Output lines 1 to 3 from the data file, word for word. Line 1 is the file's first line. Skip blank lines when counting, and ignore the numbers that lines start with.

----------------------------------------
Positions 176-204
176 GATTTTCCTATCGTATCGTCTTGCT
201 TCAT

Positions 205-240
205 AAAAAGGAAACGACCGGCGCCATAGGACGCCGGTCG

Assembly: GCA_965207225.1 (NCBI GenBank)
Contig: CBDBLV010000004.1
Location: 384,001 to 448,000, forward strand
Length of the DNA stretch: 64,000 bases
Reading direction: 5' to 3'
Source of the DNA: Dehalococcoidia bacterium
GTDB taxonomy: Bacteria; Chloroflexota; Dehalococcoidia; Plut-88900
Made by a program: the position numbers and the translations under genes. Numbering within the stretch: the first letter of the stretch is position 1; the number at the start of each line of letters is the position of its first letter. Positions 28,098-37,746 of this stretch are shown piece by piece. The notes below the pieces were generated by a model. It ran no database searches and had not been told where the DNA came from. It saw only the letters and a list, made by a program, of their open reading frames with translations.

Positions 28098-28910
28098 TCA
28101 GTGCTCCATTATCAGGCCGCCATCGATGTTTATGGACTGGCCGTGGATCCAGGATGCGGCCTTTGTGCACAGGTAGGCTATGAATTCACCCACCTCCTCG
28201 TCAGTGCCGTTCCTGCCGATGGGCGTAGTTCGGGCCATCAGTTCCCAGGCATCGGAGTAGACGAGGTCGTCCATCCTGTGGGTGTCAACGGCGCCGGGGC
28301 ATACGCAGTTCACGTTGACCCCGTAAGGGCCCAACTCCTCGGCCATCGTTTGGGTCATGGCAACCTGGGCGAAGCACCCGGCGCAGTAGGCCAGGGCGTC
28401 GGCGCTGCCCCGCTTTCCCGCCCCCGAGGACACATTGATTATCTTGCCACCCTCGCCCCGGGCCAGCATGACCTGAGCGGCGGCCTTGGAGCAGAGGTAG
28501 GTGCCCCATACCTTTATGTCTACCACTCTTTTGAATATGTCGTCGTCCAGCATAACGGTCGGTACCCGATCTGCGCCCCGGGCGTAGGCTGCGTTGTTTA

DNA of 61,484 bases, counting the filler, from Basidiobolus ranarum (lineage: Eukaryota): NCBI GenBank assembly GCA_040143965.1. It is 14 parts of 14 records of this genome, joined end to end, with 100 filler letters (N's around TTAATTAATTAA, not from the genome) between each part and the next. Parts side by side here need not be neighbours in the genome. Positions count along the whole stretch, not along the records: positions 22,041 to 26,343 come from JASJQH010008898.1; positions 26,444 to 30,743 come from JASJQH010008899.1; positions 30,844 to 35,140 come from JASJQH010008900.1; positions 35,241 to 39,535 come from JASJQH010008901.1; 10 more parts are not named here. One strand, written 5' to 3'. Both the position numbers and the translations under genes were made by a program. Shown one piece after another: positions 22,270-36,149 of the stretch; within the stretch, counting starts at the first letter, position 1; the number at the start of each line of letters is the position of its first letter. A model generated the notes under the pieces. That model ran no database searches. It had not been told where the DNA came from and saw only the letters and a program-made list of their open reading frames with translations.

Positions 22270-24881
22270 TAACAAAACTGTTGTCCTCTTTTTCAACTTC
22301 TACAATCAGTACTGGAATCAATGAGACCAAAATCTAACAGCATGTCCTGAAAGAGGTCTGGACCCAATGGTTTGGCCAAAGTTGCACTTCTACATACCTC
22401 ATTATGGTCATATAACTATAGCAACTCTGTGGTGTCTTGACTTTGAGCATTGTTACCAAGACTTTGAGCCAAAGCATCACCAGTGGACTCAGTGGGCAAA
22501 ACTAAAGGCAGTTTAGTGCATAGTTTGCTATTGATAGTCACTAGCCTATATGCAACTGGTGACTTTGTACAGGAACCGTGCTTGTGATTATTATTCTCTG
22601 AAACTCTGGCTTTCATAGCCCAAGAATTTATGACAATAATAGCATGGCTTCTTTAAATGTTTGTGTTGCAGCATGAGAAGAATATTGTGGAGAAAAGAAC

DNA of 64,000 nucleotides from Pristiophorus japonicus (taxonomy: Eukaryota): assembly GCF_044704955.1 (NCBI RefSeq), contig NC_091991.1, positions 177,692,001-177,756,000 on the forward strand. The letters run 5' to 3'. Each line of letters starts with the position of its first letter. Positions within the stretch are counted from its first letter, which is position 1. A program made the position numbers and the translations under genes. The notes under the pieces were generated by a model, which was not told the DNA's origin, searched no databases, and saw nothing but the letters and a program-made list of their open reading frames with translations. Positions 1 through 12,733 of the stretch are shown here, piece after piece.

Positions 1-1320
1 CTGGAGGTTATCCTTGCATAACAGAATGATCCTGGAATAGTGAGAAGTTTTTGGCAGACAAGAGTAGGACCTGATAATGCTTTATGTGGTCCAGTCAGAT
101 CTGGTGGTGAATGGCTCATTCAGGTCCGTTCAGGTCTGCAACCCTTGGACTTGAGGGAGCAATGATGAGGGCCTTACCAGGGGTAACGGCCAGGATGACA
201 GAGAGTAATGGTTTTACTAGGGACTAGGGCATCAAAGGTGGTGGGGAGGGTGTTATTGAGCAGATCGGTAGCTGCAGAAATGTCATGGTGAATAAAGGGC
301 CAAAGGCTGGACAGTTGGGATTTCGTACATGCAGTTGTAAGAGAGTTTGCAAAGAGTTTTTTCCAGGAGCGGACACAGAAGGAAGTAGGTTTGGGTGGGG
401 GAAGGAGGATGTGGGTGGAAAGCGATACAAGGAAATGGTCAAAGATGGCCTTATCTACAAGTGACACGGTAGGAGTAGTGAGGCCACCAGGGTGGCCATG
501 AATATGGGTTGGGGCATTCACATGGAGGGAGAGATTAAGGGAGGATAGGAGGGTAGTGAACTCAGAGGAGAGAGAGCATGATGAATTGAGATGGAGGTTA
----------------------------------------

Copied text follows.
Positions 176-204
176 GATTTTCCTATCGTATCGTCTTGCT
201 TCAT